Sunday, June 28, 2020

A Little Color

I added a little color to the carved parts of the new sugar skull jack-o'-lanterns I made. The next step was to wait for everything to dry and scrape off any of the overflow so the lines could look crisp. Afterwards, I touched up the spots where the white underglaze was too thin or missing, and now these guys are drying with the rest of the jacks I've made so far.

I'm really looking forward to the studio opening so I can get everything fired, but man! I am nervous about getting them all there without breaking anything! Dry clay is so fragile, and can beak or crumble far too easily, making transport a nervous endeavor. The pumpkin people, in particular, are going to make me sweat, because their little fingers are at the biggest risk for breakage.

Crossing my fingers! 

Tuesday, June 23, 2020

Progress and Experimentation

The Pumpkin Person on the left is intended to go into the Raku kiln.
I was busy making Hallowe'en over the weekend. Big surprise, huh? ;) But since L.A. is still mostly closed down because of the virus (and I'm having one of those moments where I need to be away from people for a little, anyway), I might as well put my time to good use!

As you saw in my last post, I've been making some pumpkin people to add to the usual collection of jack-o'-lanterns. I made a couple this weekend with the intention of putting them through the Raku treatment, to see if they'll survive the thermal shock of the process. If they do and the results are acceptable, I'll make some more!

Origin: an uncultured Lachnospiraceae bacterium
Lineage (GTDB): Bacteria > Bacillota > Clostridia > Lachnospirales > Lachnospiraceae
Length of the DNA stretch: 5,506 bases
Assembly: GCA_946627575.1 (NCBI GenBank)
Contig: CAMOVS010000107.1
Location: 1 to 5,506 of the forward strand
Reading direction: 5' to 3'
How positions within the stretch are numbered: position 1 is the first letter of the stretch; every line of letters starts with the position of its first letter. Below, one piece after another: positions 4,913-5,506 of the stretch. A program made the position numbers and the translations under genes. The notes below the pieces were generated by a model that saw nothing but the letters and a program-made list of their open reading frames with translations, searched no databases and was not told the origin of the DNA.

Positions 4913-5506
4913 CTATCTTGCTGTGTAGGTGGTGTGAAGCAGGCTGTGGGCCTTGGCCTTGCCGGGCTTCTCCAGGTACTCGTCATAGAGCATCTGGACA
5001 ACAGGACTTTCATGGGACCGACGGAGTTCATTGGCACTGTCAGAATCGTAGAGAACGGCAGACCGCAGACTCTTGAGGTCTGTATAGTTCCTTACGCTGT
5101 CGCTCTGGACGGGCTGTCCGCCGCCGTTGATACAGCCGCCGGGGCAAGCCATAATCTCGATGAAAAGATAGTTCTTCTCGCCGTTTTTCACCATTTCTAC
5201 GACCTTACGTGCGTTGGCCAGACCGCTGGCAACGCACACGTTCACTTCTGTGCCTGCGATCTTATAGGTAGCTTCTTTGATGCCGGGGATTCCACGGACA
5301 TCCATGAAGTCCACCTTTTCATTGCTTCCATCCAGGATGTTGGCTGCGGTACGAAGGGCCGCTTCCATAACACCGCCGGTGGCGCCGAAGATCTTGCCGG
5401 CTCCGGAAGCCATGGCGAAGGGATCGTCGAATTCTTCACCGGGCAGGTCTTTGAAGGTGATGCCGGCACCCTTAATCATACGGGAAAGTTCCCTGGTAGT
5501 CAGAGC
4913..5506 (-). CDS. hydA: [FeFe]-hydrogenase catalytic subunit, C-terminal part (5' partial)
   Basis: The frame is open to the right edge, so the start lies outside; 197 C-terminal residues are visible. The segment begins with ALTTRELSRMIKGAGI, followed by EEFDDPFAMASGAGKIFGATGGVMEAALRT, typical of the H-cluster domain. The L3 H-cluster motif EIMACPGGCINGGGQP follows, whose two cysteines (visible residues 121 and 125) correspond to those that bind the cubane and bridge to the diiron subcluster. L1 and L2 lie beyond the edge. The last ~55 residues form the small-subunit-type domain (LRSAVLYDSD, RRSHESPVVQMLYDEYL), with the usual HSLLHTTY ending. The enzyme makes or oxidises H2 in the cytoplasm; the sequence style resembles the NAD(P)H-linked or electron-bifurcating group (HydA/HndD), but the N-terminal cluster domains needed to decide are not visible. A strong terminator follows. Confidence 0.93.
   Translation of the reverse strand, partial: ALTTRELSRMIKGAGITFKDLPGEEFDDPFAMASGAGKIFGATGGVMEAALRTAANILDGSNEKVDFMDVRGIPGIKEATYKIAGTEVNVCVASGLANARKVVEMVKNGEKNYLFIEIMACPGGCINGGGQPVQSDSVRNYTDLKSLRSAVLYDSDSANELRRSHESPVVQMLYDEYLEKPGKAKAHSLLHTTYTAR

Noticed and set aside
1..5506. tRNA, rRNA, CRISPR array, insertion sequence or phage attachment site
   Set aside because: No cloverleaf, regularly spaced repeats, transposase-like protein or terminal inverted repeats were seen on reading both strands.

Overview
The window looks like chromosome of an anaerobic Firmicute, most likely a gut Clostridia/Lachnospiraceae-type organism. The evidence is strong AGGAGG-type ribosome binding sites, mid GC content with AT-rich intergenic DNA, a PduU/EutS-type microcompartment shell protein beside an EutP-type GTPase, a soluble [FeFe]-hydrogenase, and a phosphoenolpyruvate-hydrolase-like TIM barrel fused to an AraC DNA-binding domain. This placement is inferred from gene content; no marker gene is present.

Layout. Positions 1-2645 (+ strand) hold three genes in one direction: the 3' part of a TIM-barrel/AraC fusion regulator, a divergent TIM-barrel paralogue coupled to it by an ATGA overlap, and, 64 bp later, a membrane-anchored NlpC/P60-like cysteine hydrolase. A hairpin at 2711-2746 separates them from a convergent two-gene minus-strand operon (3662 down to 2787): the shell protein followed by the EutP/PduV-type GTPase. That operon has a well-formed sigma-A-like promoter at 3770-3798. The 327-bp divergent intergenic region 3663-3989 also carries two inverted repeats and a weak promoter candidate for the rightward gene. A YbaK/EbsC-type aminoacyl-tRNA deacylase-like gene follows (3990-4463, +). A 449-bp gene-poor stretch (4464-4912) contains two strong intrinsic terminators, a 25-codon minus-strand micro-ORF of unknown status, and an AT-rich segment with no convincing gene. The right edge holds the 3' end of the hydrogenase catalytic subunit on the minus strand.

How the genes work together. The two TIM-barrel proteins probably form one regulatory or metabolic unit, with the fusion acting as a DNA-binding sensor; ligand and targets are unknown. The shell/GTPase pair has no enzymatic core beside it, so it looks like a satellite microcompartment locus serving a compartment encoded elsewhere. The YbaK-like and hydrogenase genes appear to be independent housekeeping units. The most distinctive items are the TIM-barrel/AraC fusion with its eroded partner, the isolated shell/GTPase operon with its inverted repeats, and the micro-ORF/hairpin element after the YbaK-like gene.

I'd been thinking about how to make my jacks a little more fun and had an idea in my sleep the other day to make them sugar skulls. You can see I've etched some patterns into the jack below. I laid down the first layers of white underglaze on the one above and below, and I'm going to be inlaying some color into the carving. Again, it's an experiment to see how they turn out!
And I laid some color down on this little guy, who's ready to be fired once the studio opens up again. When that's done, I'm going to be putting clear glaze over the top so it has a nice gloss.
I have to say, I like his little bat buttons!

The next step after that is the one that I like least, as an artist, which is pricing my items. Since it's more expensive for me to fire at the studio and Etsy is taking a chunk out of my bottom line for shipping and their cut, I need to look at the cost of making my creations before I put them online. Clay, glazes, propane for the Raku kiln, shipping boxes and filler, not to mention my time! It all adds up!